Truth in Reporting: School Tax Increases

Blog / August 28, 2008

 By Tony McDonald

Crossposted from


Sometimes I wish the news would report the real truth — so I edited this article on Texas tax increases to give you a glimpse at the truth in this matter.
More school districts ask voters to raise tax rates
A growing number of Texas school districts are asking voters to agree to tax rate increases this year to cover ^their big-fat administrative budgets, using excuses such as  employee raises, greater fuel costs and rising utility bills.
School boards in Austin and Corpus Christi made the decision this week ^when they got the job  to seek property tax hikes. In the Houston area, the Alief, Humble and North Forest boards are considering following suit.
The Harris County elections would be held after the Nov. 4 general election, meaning lower voter turnout. That could play in favor of school districts that manage to get employees and parents to the polls, but it could also make the proposals vulnerable to small groups of motivated opponents. ^The School boards plan these late elections so that their educrat friends can pass the tax hikes without the true will of voters.
Since the Texas Legislature mandated property tax relief in 2006, the number of districts asking voters to raise property taxes ^using the legislature as an excuse to beg voters for more cash has grown to about 230 — roughly 20 percent of districts statewide, according to, which tracks the tax elections.
State Rep. Dan Branch, a lead author of the bill requiring the tax cuts, said it is working as intended: Districts must ^continuously  call elections if they want more money than the state-mandated maximum tax rate generates.
"This is what was anticipated  ^I’m going to praise my bill, damn-it," Branch, R-Dallas, said of the upcoming tax elections. "What was not necessarily anticipated was that we would have a spike in inflation.  ^I’ve got to hock something to my voters, even if the damn thing is a failure."
District officials ^fatcats, though, say they are unfairly strapped for cash ^to pay off their lexus. The state has capped their funding at 2005 or 2006 levels.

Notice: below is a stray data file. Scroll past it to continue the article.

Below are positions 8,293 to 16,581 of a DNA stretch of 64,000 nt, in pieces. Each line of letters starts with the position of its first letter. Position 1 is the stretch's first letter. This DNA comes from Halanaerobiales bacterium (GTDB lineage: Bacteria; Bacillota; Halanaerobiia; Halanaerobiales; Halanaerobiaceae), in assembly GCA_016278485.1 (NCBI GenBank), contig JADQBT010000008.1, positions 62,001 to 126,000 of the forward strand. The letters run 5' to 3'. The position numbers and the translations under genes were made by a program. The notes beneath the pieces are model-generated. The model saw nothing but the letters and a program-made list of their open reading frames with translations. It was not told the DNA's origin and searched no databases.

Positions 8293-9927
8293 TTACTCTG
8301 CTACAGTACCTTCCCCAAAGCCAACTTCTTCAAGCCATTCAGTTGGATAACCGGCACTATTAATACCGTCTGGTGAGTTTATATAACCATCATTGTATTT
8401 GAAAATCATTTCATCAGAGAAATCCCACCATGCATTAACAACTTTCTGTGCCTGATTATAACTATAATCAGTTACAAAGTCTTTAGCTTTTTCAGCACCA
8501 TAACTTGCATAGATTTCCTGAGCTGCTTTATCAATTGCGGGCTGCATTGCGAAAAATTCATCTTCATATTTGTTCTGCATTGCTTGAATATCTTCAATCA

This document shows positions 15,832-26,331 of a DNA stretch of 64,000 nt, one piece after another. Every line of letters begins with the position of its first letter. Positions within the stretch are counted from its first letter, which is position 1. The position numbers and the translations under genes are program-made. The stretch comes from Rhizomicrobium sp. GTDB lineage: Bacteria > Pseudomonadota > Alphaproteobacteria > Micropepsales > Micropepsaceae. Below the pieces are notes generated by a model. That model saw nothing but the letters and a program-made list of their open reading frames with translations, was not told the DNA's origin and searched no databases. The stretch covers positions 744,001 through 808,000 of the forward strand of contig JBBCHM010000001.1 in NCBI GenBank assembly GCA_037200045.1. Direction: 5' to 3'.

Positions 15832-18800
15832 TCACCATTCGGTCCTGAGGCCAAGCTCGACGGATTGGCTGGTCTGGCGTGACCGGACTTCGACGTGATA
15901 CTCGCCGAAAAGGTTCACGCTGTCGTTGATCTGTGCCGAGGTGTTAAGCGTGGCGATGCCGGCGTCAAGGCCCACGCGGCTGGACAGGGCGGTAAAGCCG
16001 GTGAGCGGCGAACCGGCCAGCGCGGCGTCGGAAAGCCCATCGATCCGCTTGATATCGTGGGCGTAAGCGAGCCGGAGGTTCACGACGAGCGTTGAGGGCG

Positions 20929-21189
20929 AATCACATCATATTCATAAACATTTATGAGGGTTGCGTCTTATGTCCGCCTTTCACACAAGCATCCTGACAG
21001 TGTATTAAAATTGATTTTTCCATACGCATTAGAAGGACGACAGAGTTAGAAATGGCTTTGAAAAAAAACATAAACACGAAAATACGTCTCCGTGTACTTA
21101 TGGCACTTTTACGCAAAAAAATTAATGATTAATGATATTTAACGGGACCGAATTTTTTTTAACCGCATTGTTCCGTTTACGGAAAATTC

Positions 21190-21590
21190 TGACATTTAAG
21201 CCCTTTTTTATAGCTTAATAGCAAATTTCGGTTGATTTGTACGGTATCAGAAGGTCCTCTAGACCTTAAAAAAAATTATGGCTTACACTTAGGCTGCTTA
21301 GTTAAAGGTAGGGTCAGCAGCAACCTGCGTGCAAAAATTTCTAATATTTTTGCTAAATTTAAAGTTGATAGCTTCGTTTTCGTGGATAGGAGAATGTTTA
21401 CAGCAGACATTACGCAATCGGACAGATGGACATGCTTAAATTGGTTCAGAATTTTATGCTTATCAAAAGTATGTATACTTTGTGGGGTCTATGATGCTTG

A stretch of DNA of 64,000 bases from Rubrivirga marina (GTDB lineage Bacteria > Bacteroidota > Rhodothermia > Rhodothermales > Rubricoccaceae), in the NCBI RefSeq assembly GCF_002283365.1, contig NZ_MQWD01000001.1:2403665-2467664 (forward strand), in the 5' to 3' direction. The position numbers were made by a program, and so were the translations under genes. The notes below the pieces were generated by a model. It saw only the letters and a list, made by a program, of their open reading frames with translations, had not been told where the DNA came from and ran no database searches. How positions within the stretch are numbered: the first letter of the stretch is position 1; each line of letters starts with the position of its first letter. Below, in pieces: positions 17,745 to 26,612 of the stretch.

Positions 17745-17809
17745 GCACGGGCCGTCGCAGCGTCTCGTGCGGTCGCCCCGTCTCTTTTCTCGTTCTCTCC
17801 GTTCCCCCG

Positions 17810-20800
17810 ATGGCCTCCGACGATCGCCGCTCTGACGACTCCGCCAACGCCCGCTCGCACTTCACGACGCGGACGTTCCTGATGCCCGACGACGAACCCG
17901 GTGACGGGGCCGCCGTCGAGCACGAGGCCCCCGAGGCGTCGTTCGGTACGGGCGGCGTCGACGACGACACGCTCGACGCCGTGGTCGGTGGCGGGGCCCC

"It’s easy to understand the funding crisis that school districts across the state have when you consider that state funding to schools is frozen, but our costs ^desires for runaway spending are not," said Karen Collier, of the Humble Independent School District.
The Humble and North Forest school boards are expected to vote next month on a 13-cent rate increase, the maximum amount allowed.
Alief is considering a 7.5-cent bump, which would cover 3 percent raises for all employees. If voters reject the proposal, the district will have to use about $18 million from its savings.
"In reality, that 3 percent isn’t even a cost-of-living increase, but that’s all we thought we could afford ^voters would give us," said Alief school board President Sarah Winkler. "You hate to have to go ask your taxpayers when you know they’re struggling, but we’re all struggling for the same reason ^meaningliess platitudes."
Under the 2006 school funding changes, districts had to lower their maintenance-and-operations tax rate by one-third over two years. For most districts, that meant cutting their rate to $1 per $100 of assessed property value from $1.50.
Districts are allowed to raise their rates by four cents without voter approval but cannot increase the rate by any more than 13 cents even with an election.
Last year, 120 school districts statewide held tax elections, called rollback or tax-ratification elections. Seventy-nine percent of them passed, according to Of the 15 districts that held elections in 2006, only one referendum failed.
State Rep. Scott Hochberg, a critic of the school finance system, said he sympathizes with the districts and taxpayers ^a liberal Democrat thinks you need to give him and his cronies more of your hard earned money.
"Clearly, I think the people expected that the state would step up to the plate and do its share so that there wouldn’t be a constant pressure on property taxes to go up ^we knew there wouldn’t be any fiscal restraint at the local level, but we thought the weak-kneed Republicans in Austin would give in and spend state money on the schools," the Houston Democrat said. "And the state ^Republicans did nothing of that sort."
Galena Park is the only Houston-area district that sought a tax increase last year. The measure, which raised the tax rate by 7 cents, passed with 74 percent of the vote.
If the Alief, Humble and North Forest school boards approve the higher tax rates, the elections would take place in either late November or December, apart from the Nov. 4 general election.
Even if they wanted to, the Harris County school districts could not hold their elections on Nov. 4 because they did not receive their certified tax values from the county appraisal district in time for the deadline ^got help from their fellow bureaucrats with the appraisal board.
The appraisal district is supposed to certify the values by July 25, but that was not possible because so many businesses and homeowners protested their appraisals  ^the other method we’re using to swindle them this year, said Harris County chief appraiser Jim Robinson.